Work is underway in North Vancouver, British Columbia to upgrade a series of popular trails in the Grouse Mountain Regional Park, including Grouse Grind Trail and the B.C. Mountaineering Club Trail. Improvements to the entrance area on the main trailhead, along with the introduction of new connections to other trails, and the construction of new view points and rest areas will greatly improve the experience for hikers, while attracting new visitors to the park and encouraging people to adopt healthier and more active lifestyles.
First Nations groups are being consulted as part of this project and the upgrades, funded through the Community, Culture and Recreation Stream of the Investing in Canada Infrastructure Program, are expected to be completed by April 2025.
Residents enjoy the trail network in Grouse Mountain Regional Park in North Vancouver, which is undergoing upgrades thanks in part to funding from Community, Culture and Recreation Stream under the Investing in Canada Infrastructure Program.
Credit: Metro Vancouver Regional District
All-Ages-And-Abilities Bikeway in Halifax, Nova Scotia
In Halifax, Nova Scotia, an All-Ages-And-Abilities (AAA) Cycling Network is being built, with funding from the Public Transit Infrastructure Stream of the Investing in Canada Infrastructure Program, to create an accessible, safe and convenient network of cycling routes to encourage active transportation and offer more ways of getting around the regional municipality.
Work is underway on a 30-kilometre system of bikeways and pedestrian pathways, with many routes already complete, including a stretch along Hollis Street in the downtown which now features protected bike lanes. Full details on the cycling network and progress to date can be found in the Halifax Regional Municipality's interactive map.
This network is a key part of Halifax's Integrated Mobility Plan and will improve the capacity of the area's active transportation system and enhance the physical condition and accessibility of the pathways, while contributing to the creation of more livable, vibrant and sustainable communities in the Halifax Regional Municipality.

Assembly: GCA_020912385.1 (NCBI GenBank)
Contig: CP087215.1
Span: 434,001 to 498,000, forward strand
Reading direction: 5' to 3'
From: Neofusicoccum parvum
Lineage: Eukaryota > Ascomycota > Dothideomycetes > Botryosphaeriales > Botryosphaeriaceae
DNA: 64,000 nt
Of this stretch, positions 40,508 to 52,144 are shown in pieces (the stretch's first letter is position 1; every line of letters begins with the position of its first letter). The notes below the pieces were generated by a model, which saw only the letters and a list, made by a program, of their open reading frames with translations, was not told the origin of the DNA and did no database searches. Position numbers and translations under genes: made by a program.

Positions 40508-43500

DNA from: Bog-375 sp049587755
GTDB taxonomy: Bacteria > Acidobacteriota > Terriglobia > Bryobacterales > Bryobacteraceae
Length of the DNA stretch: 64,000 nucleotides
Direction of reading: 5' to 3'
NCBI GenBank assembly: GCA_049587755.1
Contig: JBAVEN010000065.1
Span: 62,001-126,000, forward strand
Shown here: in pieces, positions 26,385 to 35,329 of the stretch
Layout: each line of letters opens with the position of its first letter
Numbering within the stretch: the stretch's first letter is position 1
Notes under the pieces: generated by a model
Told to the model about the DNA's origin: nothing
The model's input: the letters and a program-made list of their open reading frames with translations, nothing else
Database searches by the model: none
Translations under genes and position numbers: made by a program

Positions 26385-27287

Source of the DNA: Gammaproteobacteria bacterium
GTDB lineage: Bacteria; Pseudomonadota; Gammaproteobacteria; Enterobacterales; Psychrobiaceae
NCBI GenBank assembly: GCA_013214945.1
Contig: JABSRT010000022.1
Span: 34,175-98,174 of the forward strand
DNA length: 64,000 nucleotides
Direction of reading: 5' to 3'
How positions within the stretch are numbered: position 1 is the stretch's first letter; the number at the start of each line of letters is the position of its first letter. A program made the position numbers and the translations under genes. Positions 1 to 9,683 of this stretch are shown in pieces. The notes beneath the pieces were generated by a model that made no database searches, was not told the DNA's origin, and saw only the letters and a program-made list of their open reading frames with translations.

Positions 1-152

New protected bike lanes along Hollis Street in downtown Halifax. Part of the Regional Centre All-Ages-And-Abilities (AAA) Cycling Network funded through the Investing in Canada Infrastructure Program.
Credit: City of Halifax
Kelly's Brook Shared-Use Path in St. John's, Newfoundland and Labrador
The City of St. John's is hard at work consulting residents and designing upgrades for the Kelly's Brook Trail with the goal of creating an attractive and continuous 4.8 kilometre route in St. John's that will serve as both a recreational path and an active transportation option, connecting popular destinations and amenities along the way.
The project involves upgrading and connecting existing segments of a trail that parallels Empire Avenue to create a safer, inclusive pedestrian and cycling route. Once complete, residents will benefit from a multi-purpose path that will better connect different neighbourhoods and connect the east and west ends of St. John's.
The project is being funded through the Public Transit Infrastructure Stream of the Investing in Canada Infrastructure Program and construction is expected to get underway in 2021.
Residents of St. John's are actively engaged in consultations over the construction of the Kelly's Brook Shared-Use Pathway in St. John's, Newfoundland and Labrador, which is being funded in part through the Public Transit Infrastructure Stream of the Investing in Canada Infrastructure Program.
Credit: Trace Design and City of St. John's
Flora Footbridge, in Ottawa, Ontario
Residents of Ottawa are enjoying a safer and more convenient way of navigating the mid-town neighborhoods with the construction of the Flora Footbridge - a pedestrian and cyclist bridge crossing the canal from Clegg Street in Old Ottawa East to Fifth Avenue at Queen Elizabeth Drive in the Glebe.
The Flora Footbridge in Ottawa provides a safe and convenient crossing over the canal, connecting pedestrians and cyclists to active transportation pathways leading to nearby schools, workplaces, public transportation, and shopping areas.
Credit: Alex Tetreault
The Flora Footbridge, which was funded through the Public Transit Infrastructure Fund and which opened ahead of schedule in the summer of 2019, has helped shorten commute times and introduced a dedicated active and sustainable transportation route to schools, work, entertainment and shopping sites nearby. It has also helped strengthen links to other pathways connecting to Ottawa's LRT network, enabling more people to integrate active transportation into their daily commutes and making it easier for people to move around the city.
Credit: Infrastructure Canada
If you have any questions about the development of the National Active Transportation Strategy, please contact us at firstname.lastname@example.org.